We see blogging as something that enhances freedom, expression, and self-development. But when blogging places gossip online, gossip transforms from being localized and forgettable to being permanent and widespread. We might find it harder to engage in self-exploration if every false step and foolish act is chronicled forever in a permanent record. Ironically, the unconstrained flow of information on the Internet might impede our self-development and freedom. Solove argues that the law should hold bloggers to a reasonable standard of care to avoid revealing private information about others.

You can download the essay here.

3

Blogger sued for trade libel

From the Boston Globe:

A coastal Maine blogger who criticized the state’s tourism office has been hit with a lawsuit seeking potentially more than $1 million in damages for allegedly making false statements and posting on his website, Maine Web Report, images from proposed tourism advertisements a New York agency prepared for Maine officials.

. . .

The advertising agency is suing Dutson on three counts: copyright infringement, defamation, and trade libel/injurious falsehood. It seeks statutory damages of $150,000 for each of six images it alleges were infringed upon, as well as unspecified punitive damages and legal fees.

This suit has various elements, and it’s hard to say how much of it would go forward in the absence of the (more conventional) copyright claims. This is not purely a trade libel suit based on blog content. But it contains that claim, and as such, it’s a sobering data point. In particular, if these kinds of suits (trade libel over blog content) become a broader trend, that will have serious effects on blogs. After all, a good deal of the blogosphere is dedicated to criticism of some industry or other. There is the classic “I had a bad experience with X airline” post; there are series of posts criticizing a business or industry; and so on.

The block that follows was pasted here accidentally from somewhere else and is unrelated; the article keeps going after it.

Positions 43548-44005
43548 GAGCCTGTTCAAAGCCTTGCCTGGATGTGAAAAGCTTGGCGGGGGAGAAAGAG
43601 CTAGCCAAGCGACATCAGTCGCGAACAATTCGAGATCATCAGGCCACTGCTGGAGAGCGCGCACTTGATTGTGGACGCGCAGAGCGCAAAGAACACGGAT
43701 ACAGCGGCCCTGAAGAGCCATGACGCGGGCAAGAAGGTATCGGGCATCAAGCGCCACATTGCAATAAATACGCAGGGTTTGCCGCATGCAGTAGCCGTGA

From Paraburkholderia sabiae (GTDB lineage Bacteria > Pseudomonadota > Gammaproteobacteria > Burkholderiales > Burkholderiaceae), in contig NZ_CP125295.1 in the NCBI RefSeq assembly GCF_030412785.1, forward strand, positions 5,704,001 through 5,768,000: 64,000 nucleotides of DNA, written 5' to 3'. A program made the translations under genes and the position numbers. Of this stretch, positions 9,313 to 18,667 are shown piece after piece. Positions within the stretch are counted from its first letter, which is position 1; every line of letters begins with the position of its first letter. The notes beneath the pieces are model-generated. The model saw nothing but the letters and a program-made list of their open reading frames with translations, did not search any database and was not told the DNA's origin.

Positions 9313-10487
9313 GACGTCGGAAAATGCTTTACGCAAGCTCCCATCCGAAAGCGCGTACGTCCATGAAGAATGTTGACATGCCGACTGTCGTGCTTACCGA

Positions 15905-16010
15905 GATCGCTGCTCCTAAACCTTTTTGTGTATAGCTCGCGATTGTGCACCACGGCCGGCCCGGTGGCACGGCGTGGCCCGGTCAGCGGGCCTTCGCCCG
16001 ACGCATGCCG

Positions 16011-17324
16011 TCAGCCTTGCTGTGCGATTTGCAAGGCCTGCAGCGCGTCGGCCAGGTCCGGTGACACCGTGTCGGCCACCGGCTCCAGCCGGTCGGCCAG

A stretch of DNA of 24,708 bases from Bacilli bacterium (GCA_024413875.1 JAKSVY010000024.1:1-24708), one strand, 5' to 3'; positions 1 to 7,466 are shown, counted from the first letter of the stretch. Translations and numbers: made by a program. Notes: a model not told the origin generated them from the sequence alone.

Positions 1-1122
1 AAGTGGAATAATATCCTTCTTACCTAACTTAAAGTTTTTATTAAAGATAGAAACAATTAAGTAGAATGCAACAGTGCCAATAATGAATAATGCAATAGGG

Trade libel requires (as far as I’m aware, in every jurisdiction – though I’m not an expert) actual falsehood, so that is a potential defense. But even a successful defense can be costly and time-consuming and stressful, and I suspect that few bloggers would want to risk a lawsuit. Thus, the real effect of such lawsuits is the chilling effect — that bloggers will become more hesitant in their criticisms. This may be a good thing in some cases — Heaven knows thablogs often generate more heat than light — but is certainly not an unalloyed good.

In the mean time, let me say that my New York trip has been great. Loved the food. Even the subways smelled nice. Please don’t sue me, Mayor Bloomberg. Or the blog. I was just kidding when I complained about that stale bagel. And I deleted that post, anyway. What post? I didn’t see any post about a stale bagel. Did you, guys? Didn’t think so. Carry on. Nothing to see here.

17

Internet Censorship and the US Military

marines1a.jpgIf you learned that certain blogs and websites are being censored for having political content, you’d say: “That’s no surprise. China does it all the time.” Well, it’s not just China . . . the US Military appears to be taking some lessons from the Chinese government. A few days ago, Wonkette discussed an email it purportedly received from a soldier in Iraq complaining of Interent censorship. The email stated:

Just to let you know, the US Marines have blocked access to “Wonkette” along with numerous other sites such as personal email (i.e. Yahoo, AT&T, Hotmail, etc), blogs that don’t agree with the government point of view, personal websites, and some news organizatons. This has taken effect as of the beginning of February. I have no problem with them blocking porn sites (after all it is a government network), but cutting off access to our email and possibly-not-toeing-the-government-line websites is a bit much.